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U.S. Exporters Endorse Ex-Im Bank Accounting Change
Date: 2/5/2007
Written By: Bill Reinsch, NFTC, 202-887-0278 and Edmund Rice, CEE, 202-296-6107

Two leading organizations representing major U.S. exporters today endorsed a proposal by the Bush Administration to change the federal government’s accounting for the U.S. Export-Import Bank.  The proposal is contained in the President’s FY 2008 budget, which was delivered today to Capitol Hill.  Implementing the accounting change will require approval by Congress.

 

The two organizations are the Coalition for Employment Through Exports (CEE) and the National Foreign Trade Council (NFTC).  CEE represents some 30 U.S. exporters, banks and industrial associations and specializes in issues related to export finance.  NFTC represents 500 export companies, banks and others involved in global trade and investment.  It is the oldest U.S. international trade organization.

 

Under the President’s proposed accounting change, the Export-Import Bank for the first time will be allowed to directly utilize its revenues to cover all its operating expenses, without federal appropriations.   Under the current accounting system, the Bank may apply its revenues to its loan-loss reserve account, but cannot use its revenues to cover its operating expenses, which have required appropriations.  Instead, the Bank’s revenues that are not used for loan-loss reserve are credited to the U.S. Treasury as a “miscellaneous receipt”.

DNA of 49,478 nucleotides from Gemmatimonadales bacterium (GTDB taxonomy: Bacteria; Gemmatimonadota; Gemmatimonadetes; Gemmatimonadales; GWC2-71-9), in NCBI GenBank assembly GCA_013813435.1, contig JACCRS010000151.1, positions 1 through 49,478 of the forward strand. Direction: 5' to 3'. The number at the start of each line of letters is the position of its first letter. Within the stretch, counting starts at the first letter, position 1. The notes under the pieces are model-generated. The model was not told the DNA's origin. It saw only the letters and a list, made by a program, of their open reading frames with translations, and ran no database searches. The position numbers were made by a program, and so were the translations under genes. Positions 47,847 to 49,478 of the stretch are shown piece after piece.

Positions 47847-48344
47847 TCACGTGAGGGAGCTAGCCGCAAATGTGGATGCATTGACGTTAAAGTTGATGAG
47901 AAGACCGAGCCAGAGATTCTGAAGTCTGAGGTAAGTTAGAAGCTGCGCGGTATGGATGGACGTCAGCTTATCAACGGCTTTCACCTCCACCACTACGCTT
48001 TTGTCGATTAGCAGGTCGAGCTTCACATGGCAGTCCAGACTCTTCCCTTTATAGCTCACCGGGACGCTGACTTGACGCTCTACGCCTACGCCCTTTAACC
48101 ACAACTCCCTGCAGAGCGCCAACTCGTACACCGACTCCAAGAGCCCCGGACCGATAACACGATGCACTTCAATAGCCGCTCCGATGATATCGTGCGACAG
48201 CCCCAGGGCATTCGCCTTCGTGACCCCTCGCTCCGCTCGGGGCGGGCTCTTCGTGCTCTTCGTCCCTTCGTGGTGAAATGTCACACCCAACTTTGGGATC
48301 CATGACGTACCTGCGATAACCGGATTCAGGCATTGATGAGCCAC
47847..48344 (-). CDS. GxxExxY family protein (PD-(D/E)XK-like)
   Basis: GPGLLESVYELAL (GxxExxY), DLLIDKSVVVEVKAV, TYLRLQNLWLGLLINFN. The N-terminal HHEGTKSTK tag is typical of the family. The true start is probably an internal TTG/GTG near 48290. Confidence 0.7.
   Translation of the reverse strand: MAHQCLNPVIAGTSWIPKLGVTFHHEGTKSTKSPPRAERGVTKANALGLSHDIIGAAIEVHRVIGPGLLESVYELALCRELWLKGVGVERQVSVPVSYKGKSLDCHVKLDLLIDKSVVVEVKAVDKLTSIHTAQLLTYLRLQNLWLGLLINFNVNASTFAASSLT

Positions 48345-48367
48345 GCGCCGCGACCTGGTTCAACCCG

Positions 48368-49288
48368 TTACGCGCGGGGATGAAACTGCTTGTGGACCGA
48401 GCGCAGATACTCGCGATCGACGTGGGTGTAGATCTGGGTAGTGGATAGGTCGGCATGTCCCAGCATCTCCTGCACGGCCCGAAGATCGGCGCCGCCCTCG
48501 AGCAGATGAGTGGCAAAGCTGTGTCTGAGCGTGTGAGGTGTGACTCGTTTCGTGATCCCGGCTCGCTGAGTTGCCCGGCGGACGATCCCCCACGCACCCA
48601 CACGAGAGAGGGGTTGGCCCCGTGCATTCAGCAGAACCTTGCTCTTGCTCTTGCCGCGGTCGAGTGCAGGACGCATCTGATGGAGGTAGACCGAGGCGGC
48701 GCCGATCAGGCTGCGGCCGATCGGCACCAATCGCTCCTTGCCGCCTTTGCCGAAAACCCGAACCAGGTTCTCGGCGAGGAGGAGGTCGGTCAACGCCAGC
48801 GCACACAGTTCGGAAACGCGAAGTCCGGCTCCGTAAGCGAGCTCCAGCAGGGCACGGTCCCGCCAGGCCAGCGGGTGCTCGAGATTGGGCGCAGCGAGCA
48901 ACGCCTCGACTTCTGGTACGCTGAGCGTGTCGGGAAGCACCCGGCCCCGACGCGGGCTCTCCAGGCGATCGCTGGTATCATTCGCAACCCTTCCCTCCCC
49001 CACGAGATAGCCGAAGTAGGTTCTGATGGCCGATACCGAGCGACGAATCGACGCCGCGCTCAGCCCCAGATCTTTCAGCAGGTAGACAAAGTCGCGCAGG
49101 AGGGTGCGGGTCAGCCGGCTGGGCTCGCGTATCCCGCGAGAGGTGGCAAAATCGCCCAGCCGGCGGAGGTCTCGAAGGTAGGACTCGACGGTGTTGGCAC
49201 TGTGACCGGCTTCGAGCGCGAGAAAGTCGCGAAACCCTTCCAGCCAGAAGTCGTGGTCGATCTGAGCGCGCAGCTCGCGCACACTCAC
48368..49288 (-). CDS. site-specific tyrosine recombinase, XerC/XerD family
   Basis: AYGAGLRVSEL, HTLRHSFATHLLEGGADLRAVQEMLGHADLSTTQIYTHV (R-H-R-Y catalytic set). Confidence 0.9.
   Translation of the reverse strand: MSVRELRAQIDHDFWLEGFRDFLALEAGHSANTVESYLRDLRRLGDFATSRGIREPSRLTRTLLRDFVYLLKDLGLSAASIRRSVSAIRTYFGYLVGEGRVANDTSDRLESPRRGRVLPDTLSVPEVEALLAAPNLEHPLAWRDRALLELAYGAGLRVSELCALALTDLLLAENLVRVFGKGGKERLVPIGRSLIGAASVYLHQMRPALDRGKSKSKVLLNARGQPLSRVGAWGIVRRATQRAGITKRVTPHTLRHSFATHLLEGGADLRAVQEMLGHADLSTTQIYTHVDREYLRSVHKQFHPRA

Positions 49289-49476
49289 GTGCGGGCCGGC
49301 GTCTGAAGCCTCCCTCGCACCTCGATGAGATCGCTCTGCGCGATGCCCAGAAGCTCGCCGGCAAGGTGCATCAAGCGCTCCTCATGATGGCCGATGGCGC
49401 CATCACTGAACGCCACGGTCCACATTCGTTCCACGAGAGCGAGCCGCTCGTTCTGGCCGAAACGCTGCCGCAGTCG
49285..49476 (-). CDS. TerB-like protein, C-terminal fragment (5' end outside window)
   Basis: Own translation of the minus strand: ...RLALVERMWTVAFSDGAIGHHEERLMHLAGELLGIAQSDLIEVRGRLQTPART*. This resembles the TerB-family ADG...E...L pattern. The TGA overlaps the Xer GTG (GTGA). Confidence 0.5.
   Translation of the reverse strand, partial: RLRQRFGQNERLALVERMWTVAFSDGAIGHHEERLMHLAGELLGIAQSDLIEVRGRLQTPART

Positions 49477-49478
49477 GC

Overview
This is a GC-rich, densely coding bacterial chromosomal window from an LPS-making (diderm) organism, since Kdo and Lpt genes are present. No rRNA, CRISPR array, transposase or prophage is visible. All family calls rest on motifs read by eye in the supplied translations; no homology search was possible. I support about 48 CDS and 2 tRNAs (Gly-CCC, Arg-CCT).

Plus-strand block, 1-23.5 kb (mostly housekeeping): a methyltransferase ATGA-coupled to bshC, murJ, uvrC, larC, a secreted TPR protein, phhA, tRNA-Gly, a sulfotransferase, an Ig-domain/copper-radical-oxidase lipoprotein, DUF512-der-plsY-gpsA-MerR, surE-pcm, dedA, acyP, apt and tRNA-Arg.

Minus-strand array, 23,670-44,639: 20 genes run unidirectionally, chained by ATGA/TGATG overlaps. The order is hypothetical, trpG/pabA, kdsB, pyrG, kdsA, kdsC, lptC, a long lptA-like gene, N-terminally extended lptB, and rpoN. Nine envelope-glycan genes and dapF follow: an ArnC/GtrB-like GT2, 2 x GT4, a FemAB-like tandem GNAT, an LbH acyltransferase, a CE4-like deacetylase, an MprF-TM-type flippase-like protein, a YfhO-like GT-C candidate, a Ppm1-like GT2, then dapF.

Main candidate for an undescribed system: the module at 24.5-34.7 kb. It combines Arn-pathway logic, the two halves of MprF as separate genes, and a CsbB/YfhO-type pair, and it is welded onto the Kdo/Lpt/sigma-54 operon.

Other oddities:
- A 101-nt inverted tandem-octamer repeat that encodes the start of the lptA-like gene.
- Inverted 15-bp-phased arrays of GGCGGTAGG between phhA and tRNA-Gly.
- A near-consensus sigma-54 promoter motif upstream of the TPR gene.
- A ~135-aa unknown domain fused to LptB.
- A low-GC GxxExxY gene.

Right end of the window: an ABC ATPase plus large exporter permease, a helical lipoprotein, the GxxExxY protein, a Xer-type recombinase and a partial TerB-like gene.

Each year, the Bank generated substantial revenues from its fees, premiums for guarantees and insurance, and interest charged on its direct loans.

 

“In essence, the President is proposing that Ex-Im Bank finally be recognized as a financially self-sufficient entity”, said Edmund Rice, CEE President.  “Ex-Im does not need taxpayer funds to operate, if Congress will agree to allow the use of the Bank’s own revenues”, Rice added.   “This proposal underscores that export finance can be done on a financially sustainable basis”, Rice said.

 

The proposed accounting change also addresses growing pressure in the World Trade Organization (WTO) to reduce direct government funding of exports.  “By making Ex-Im a truly self-sustaining agency, the U.S. government is bringing the Bank into line with the clear direction of global trade policy”, commented NFTC President William Reinsch.  “This change puts the U.S. ahead of the curve in the WTO”, Reinsch added.  “We believe this change is a ‘win-win’ for American exporters and the American taxpayer”, Reinsch added.